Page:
DATCP is charged with promoting Wisconsin agriculture; one way it can do that with the current dairy crisis is to change its enforcement or interpretation of the law to one that benefits raw milk producers and consumers. Producers like Chaz Self have the quality raw milk and the potential demand to succeed. DATCP shouldn’t be preventing Self from selling raw milk. DATCP has an opportunity to help dairy farms stay in business. Ultimately, it would be great to pass a bill taking the word “incidental” out of the Wisconsin raw milk statute; but with the accelerated decline dairy is going through, there is no time to waste. The department should either adopt a new interpretation of the raw milk law or exercise its enforcement discretion now.

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[1] Dennis Halladay, “Here it comes: less than 40,000 dairies”, Hoard’s Dairyman, March 19, 2018. Last viewed 4/25/2018 at https://hoards.com/article-22818-here-it-comes-less-than-40000-dairies.html

[2] Corey Geiger, “Dairy farm numbers hover near 40,000”, Hoard’s Dairyman, February 26, 2018. Last viewed 4/25/18 at
https://hoards.com/article-22687-dairy-farm-numbers-hover-near-40000.html

[3] Pete Hardin, “March Dairy Meetings Somber in Wisconsin…”, Milkweed, Issue No. 465, April 2018; p. 5. [Wisconsin Farmers Union, “How Does It Work, and Would it Work Here?”, Dairy Supply Mgmt. in Canada, meeting 15 March 2018 at Dodger Bowl Banquet Center, Dodgerville, WI, recorded by www.wiseye.org; last viewed 4/25/2018 at http://www.wiseye.org/Video-Archive/Event-Detail/evhdid/12277]

[4] Rick Barrett, “Wisconsin’s small organic dairies squeezed by Texas mega-farms”, USA Today, March 24, 2018. Last viewed 4/25/2018 at https://www.usatoday.com/story/money/business/2018/03/24/wisconsins-small-organic-dairies-squeezed-texas-mega-farms/455330002/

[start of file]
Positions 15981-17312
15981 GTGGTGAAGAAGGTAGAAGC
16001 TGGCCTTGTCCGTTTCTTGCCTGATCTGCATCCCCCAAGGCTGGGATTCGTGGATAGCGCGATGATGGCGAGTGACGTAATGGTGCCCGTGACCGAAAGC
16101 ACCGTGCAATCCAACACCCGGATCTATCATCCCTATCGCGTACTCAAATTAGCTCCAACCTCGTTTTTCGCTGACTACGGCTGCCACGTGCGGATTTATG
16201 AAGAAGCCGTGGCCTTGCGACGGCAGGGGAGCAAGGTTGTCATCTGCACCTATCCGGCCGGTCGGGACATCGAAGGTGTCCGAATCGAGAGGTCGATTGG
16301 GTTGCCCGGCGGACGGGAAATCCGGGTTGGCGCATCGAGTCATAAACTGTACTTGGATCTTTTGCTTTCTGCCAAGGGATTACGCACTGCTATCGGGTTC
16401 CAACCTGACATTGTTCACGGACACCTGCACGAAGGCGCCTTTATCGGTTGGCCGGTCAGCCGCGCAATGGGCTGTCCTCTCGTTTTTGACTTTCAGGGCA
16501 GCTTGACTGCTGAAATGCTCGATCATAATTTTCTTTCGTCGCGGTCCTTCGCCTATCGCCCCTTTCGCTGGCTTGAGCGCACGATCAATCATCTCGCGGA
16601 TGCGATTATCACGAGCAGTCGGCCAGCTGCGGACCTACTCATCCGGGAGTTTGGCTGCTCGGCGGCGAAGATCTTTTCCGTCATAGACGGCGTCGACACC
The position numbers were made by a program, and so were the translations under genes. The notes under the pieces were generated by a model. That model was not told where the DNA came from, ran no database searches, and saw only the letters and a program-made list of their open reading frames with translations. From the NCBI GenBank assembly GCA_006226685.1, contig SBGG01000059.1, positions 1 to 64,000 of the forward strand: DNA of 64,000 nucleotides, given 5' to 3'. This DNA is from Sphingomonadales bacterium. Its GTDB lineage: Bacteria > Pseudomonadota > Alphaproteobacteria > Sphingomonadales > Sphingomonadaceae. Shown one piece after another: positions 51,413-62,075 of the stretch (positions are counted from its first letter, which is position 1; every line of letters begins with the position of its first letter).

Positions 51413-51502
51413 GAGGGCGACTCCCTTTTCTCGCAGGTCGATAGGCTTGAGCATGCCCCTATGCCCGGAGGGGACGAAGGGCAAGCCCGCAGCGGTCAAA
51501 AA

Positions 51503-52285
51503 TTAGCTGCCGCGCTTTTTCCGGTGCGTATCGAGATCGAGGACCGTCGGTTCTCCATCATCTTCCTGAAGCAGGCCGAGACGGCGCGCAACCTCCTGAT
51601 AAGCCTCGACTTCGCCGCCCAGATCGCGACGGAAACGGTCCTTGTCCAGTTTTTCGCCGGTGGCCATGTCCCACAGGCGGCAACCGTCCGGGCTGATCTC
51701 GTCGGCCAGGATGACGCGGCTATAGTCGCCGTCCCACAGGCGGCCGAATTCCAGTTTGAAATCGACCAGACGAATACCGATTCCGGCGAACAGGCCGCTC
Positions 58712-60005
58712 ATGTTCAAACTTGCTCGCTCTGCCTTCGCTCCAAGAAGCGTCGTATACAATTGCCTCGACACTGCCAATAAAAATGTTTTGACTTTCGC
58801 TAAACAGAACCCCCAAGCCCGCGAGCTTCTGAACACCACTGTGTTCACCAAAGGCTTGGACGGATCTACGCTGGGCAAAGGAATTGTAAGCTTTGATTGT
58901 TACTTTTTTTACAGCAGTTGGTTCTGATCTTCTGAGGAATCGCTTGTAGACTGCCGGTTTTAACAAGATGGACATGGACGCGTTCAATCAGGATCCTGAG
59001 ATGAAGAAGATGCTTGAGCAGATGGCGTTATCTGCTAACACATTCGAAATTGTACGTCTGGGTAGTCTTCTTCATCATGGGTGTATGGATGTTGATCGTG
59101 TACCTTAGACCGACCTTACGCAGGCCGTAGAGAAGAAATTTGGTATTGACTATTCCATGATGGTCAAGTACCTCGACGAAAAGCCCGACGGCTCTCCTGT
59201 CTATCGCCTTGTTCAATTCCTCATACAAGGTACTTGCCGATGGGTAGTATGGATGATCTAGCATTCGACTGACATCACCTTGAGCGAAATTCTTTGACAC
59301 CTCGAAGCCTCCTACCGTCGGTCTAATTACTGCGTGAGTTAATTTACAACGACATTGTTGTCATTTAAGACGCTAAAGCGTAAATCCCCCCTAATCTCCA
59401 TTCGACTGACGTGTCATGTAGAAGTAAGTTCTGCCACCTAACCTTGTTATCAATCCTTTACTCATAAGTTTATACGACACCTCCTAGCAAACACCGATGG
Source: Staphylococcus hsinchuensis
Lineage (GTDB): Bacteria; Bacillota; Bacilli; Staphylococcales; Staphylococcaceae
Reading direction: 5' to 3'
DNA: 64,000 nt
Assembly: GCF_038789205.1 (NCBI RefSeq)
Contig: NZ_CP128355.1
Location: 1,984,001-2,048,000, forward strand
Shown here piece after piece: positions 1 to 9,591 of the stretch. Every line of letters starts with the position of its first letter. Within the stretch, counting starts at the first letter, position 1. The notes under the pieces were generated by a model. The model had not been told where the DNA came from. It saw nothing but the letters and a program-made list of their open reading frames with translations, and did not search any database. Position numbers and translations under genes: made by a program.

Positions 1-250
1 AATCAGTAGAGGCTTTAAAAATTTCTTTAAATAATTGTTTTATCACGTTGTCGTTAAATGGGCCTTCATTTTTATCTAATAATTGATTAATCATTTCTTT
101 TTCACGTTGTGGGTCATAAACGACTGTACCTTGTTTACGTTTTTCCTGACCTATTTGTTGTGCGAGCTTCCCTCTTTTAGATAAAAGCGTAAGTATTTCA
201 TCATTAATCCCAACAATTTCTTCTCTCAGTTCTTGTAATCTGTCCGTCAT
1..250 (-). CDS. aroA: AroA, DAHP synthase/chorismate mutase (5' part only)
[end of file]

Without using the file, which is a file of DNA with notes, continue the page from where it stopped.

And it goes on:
[5] U.S. Department of Commerce, “County Table 10 – Dairy products and poultry and poultry products sold from farms: Censuses of 1959 and 1954”, U.S. Census of Agriculture: 1959, Volume 1, Part 14: Wisconsin (Chapter B – Statistics for Counties), p. 163. Last viewed 4/25/2018 at http://usda.mannlib.cornell.edu/usda/AgCensusImages/1959/01/14/866/Table-10.pdf


Photo courtesy of Grassway Organics LLC facebook page

A Wishlist of Just Laws for Those Who Feed Our Families


At the end of 2017 there were several enforcement actions and investigations underway against raw milk distributors. In a Kansas City district court the U.S. Food and Drug Administration (FDA) was seeking an order allowing it to seize and destroy $70,000 of camel milk and camel milk products, most of it unpasteurized. Government agencies in four different states were investigating a New Jersey food buyers club in connection with an illness attributed to raw milk consumption. In a separate investigation the New Jersey Department of Health sent cease and desist letters to a number of private residences in that state that were allegedly serving as dropsites for the distribution of raw milk and other nutrient-dense foods.